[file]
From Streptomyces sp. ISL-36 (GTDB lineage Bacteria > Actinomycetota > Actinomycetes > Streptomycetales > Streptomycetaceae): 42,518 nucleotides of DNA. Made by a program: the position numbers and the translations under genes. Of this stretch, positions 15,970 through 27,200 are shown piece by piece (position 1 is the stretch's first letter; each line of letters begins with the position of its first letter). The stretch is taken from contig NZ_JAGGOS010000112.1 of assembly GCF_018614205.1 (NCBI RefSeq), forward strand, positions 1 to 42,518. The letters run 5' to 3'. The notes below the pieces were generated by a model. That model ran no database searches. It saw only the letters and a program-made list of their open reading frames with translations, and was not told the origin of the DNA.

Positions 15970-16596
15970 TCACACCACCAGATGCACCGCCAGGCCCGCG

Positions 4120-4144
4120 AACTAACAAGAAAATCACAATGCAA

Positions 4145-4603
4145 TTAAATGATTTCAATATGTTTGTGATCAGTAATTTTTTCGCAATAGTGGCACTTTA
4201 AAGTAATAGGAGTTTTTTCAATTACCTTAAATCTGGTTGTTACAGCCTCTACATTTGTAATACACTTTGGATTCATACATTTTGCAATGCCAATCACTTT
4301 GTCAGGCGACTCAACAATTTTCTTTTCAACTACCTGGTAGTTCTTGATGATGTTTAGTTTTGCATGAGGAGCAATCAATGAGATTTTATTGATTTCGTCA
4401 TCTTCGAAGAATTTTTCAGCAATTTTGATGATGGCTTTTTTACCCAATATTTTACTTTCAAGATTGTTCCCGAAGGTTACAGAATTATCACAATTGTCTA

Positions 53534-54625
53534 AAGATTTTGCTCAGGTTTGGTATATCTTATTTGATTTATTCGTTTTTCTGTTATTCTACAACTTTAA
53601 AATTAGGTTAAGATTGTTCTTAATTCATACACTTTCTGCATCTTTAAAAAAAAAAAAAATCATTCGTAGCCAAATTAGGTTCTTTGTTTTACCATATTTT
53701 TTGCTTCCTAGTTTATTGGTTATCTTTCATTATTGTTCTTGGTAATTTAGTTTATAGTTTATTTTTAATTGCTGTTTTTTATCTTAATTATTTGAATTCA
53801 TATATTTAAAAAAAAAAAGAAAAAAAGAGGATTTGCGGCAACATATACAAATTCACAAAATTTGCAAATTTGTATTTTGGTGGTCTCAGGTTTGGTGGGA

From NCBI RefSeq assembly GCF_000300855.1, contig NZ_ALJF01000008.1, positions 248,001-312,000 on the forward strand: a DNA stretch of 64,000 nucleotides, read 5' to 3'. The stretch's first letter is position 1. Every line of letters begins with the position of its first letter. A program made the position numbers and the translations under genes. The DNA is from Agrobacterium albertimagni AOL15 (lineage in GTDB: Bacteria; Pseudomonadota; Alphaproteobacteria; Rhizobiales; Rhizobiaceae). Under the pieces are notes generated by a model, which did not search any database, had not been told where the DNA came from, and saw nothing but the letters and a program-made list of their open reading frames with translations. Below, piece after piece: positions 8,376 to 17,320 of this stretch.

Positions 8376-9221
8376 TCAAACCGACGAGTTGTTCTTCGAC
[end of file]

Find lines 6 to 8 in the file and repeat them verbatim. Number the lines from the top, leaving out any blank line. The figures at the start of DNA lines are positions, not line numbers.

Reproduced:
Positions 4145-4603
4145 TTAAATGATTTCAATATGTTTGTGATCAGTAATTTTTTCGCAATAGTGGCACTTTA
4201 AAGTAATAGGAGTTTTTTCAATTACCTTAAATCTGGTTGTTACAGCCTCTACATTTGTAATACACTTTGGATTCATACATTTTGCAATGCCAATCACTTT